strengthen, and accelerate programs for the prevention and abatement of air
pollution.” Then in 1970, the Clean Air Act was modified once more to mean, “An
Act to amend the Clean Air Act to provide for a more effective program to
improve the quality of the Nation’s air.” Lastly, in 1990, the Act was modified
one last time. Named the Clean Air Act of 1990, it’s “An Act to amend the Clean Air Act to provide for attainment and
maintenance of health protective national ambient air quality standards, and
for other purposes (Hobby, 2014).” After all these policies were formulated
they were regulated by federal agencies.

            The regulation by federal agencies
falls under the third step of the policy-making process, the policy adoption. In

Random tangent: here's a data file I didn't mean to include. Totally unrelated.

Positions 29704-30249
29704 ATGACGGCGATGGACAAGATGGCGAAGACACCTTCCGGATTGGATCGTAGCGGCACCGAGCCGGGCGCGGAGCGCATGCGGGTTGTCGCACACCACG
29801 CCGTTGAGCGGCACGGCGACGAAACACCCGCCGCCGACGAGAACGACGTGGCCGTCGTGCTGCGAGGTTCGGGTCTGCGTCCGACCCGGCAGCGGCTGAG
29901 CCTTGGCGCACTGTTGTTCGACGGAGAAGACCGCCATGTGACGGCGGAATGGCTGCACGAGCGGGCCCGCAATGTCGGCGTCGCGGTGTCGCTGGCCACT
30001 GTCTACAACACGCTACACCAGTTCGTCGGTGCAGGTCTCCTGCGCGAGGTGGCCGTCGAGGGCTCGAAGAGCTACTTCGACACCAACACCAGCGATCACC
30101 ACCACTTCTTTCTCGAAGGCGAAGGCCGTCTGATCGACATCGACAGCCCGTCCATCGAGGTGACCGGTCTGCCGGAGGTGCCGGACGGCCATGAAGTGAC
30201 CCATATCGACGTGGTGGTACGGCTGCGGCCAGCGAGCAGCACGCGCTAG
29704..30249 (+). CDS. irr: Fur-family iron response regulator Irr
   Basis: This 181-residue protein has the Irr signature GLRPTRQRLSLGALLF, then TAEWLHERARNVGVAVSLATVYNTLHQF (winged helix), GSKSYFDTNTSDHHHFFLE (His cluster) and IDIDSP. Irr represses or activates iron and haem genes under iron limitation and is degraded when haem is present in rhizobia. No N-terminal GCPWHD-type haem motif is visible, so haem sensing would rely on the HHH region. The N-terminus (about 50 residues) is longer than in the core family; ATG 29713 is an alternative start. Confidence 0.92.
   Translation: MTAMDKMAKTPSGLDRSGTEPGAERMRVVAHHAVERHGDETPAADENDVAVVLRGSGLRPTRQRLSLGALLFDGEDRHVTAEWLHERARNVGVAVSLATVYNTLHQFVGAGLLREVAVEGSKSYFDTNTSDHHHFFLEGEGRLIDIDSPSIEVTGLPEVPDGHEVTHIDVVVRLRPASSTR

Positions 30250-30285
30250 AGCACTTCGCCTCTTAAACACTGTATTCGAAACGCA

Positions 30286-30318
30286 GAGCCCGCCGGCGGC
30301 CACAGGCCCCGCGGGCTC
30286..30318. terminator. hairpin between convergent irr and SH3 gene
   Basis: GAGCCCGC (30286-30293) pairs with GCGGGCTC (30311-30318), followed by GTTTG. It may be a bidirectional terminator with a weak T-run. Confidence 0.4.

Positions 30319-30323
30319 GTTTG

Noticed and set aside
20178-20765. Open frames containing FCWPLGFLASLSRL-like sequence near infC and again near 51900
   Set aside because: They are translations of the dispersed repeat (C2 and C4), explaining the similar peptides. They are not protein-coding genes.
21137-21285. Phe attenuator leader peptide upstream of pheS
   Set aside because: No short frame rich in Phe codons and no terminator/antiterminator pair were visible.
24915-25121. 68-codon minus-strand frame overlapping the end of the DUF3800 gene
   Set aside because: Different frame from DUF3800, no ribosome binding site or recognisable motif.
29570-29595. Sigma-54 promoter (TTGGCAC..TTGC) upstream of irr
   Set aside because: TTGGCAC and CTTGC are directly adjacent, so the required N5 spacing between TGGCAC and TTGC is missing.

the case of the Clean Air Act, the U.S Environmental Protection Agency is in
charge of making changes and modifications to the regulation. Just as a
legislature would undergo a process to pass a law, an agency goes through a
similar process. In the case of EPA, the first step they went through was
proposing the CAA. Research took place and the proposal was listed in the
Federal Register, so the public could consider it and send their opinion. Then,
after considering the comments of the citizens, they issue a final rule. The
third, and last, step was codifying the regulation in the Code of Federal Regulations therefore making it official. (EPA,
2017)  

            The fourth step of the policy-making
process is policy implementation. For the Clean Air Act, its implementation is
generally split between the U.S EPA and the state governments. Moreover, within